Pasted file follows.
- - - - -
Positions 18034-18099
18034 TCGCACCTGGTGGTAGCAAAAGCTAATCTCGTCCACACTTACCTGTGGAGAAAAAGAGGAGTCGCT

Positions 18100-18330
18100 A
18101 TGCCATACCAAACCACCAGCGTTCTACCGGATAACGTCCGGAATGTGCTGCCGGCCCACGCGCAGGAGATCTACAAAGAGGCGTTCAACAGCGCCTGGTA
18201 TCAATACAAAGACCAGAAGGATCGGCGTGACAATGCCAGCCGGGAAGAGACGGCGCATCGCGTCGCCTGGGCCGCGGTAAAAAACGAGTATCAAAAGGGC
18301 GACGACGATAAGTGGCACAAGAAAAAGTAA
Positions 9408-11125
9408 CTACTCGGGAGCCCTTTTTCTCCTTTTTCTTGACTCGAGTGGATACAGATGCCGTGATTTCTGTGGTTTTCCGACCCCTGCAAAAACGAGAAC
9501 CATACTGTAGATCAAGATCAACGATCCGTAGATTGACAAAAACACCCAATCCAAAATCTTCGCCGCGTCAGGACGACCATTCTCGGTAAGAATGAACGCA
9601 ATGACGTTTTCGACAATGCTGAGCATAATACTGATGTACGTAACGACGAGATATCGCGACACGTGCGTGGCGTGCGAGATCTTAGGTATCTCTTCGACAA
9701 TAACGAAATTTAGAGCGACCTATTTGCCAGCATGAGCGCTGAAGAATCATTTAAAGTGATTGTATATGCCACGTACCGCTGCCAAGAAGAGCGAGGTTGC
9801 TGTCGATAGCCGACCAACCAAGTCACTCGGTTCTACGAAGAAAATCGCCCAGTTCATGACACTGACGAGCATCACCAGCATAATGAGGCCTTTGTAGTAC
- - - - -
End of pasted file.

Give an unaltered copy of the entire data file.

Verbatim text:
Positions 18034-18099
18034 TCGCACCTGGTGGTAGCAAAAGCTAATCTCGTCCACACTTACCTGTGGAGAAAAAGAGGAGTCGCT

Positions 18100-18330
18100 A
18101 TGCCATACCAAACCACCAGCGTTCTACCGGATAACGTCCGGAATGTGCTGCCGGCCCACGCGCAGGAGATCTACAAAGAGGCGTTCAACAGCGCCTGGTA
18201 TCAATACAAAGACCAGAAGGATCGGCGTGACAATGCCAGCCGGGAAGAGACGGCGCATCGCGTCGCCTGGGCCGCGGTAAAAAACGAGTATCAAAAGGGC
18301 GACGACGATAAGTGGCACAAGAAAAAGTAA
Positions 9408-11125
9408 CTACTCGGGAGCCCTTTTTCTCCTTTTTCTTGACTCGAGTGGATACAGATGCCGTGATTTCTGTGGTTTTCCGACCCCTGCAAAAACGAGAAC
9501 CATACTGTAGATCAAGATCAACGATCCGTAGATTGACAAAAACACCCAATCCAAAATCTTCGCCGCGTCAGGACGACCATTCTCGGTAAGAATGAACGCA
9601 ATGACGTTTTCGACAATGCTGAGCATAATACTGATGTACGTAACGACGAGATATCGCGACACGTGCGTGGCGTGCGAGATCTTAGGTATCTCTTCGACAA
9701 TAACGAAATTTAGAGCGACCTATTTGCCAGCATGAGCGCTGAAGAATCATTTAAAGTGATTGTATATGCCACGTACCGCTGCCAAGAAGAGCGAGGTTGC
9801 TGTCGATAGCCGACCAACCAAGTCACTCGGTTCTACGAAGAAAATCGCCCAGTTCATGACACTGACGAGCATCACCAGCATAATGAGGCCTTTGTAGTAC